Worthing child sentenced to over four years in custody after multiple stabbings
A Worthing teenager has been sentenced to more than four years in custody after pleading guilty to stabbing two people.
The 16-year-old, who cannot be named for legal reasons, was convicted following two attacks that took place when he was just 14 years old.
According to Sussex Police, on October 1, 2019, the teenager approached a 16-year-old boy just before 4pm in Orme Road and demanded he empty his pockets.
He then punched him and, after the boy tried to continue on his journey, stabbed him in the arm.
The victim called police and was taken to hospital for treatment, but nothing was reported stolen.
Police said the defendant then travelled by train to Goring Railway Station and, at around 4.50pm, got into an altercation with another 16-year-old boy.
It continued into the station car park, where he stabbed the boy three times in the chest and abdomen, requiring hospital treatment.
He was spotted around an hour later by the police helicopter as he and another youth tried to hide in a railway underpass.
The defendant, who is from Worthing, was charged with attempted robbery, committing grievous bodily harm, possession of cannabis, and two counts of possession of a knife in public, all of which he pleaded guilty to.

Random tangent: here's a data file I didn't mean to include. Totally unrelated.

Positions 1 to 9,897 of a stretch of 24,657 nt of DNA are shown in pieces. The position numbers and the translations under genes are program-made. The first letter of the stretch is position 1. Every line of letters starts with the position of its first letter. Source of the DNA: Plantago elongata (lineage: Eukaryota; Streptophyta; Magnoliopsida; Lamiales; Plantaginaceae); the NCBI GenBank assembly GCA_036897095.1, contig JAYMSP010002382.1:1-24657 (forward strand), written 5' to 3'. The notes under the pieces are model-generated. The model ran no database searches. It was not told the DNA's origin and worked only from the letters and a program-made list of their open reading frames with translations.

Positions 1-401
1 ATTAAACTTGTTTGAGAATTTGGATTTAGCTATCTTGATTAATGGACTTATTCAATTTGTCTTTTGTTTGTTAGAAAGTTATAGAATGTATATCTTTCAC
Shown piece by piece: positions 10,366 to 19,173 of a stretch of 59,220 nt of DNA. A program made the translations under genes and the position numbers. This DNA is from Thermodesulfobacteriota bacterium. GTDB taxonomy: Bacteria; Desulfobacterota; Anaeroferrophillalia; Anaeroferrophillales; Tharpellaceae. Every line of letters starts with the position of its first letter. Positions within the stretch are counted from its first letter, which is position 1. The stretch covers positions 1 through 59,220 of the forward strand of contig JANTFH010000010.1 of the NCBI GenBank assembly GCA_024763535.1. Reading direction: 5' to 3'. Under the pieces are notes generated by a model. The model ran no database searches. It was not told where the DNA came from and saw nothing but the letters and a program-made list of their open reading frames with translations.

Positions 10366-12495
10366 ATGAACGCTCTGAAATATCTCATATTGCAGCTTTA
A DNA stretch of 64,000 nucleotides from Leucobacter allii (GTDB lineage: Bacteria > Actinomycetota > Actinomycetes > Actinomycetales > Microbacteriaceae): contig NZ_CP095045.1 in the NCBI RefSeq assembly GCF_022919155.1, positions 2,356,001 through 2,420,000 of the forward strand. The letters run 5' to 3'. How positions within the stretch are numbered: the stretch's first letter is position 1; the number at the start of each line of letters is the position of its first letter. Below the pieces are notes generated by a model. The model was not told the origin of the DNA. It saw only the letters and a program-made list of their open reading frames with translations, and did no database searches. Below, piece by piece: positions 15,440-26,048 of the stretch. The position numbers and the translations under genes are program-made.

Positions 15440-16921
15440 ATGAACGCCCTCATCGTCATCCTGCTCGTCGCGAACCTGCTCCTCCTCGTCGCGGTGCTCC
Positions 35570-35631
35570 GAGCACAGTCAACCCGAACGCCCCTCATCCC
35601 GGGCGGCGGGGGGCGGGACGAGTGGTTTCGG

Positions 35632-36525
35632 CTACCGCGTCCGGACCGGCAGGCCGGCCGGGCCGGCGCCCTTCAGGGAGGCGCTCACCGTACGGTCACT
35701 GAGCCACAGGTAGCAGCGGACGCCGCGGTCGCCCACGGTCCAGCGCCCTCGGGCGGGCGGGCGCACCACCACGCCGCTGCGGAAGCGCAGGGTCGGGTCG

At West Sussex Youth Court on Monday (January 18), he was given a custodial sentence of four years and six months.
The other youth was also arrested but was released and faced no further action.
Chief Inspector Sarah Leadbeatter, District Commander for Adur, Worthing and Horsham, said: “Thankfully the two victims in this case recovered without suffering life-changing or life-threatening injuries, but it could have been a whole lot worse. Carrying a knife puts you and those around you at significant risk, and possession of any offensive weapon in public is a serious offence. This is reflected in the sentence imposed.
“We are aware of the concern within the Worthing community surrounding violence involving and affecting young people, and we continue to work with partners to combat this behaviour and seek to reduce the level of violence involving young people.
“In order to achieve this, we also need the support of our local community, and there are many ways you can report matters of concern. You can either contact us online or by calling 101, or you can contact Fearless or Crimestoppers anonymously.”
If you are in danger or you see someone else in danger, please dial 999.
Sussex Police is also committed to tackling knife crime in general, and officers work with young people across the county through education, engagement and intervention, as well as carrying out proactive patrols to increase visibility and respond to incidents when necessary.
Chief Insp Leadbeatter added: “Our priority is keeping young people safe from harm and ensuring they’re aware of the dangers of carrying a knife.
“Getting caught with a knife can change your life. We want people to realise that carrying these dangerous weapons could affect their futures, and we want to work with them to prevent this.
“Knife crime is a complex issue; and to create real long-lasting change it’s essential that we work together to help keep young people safe and knife free.”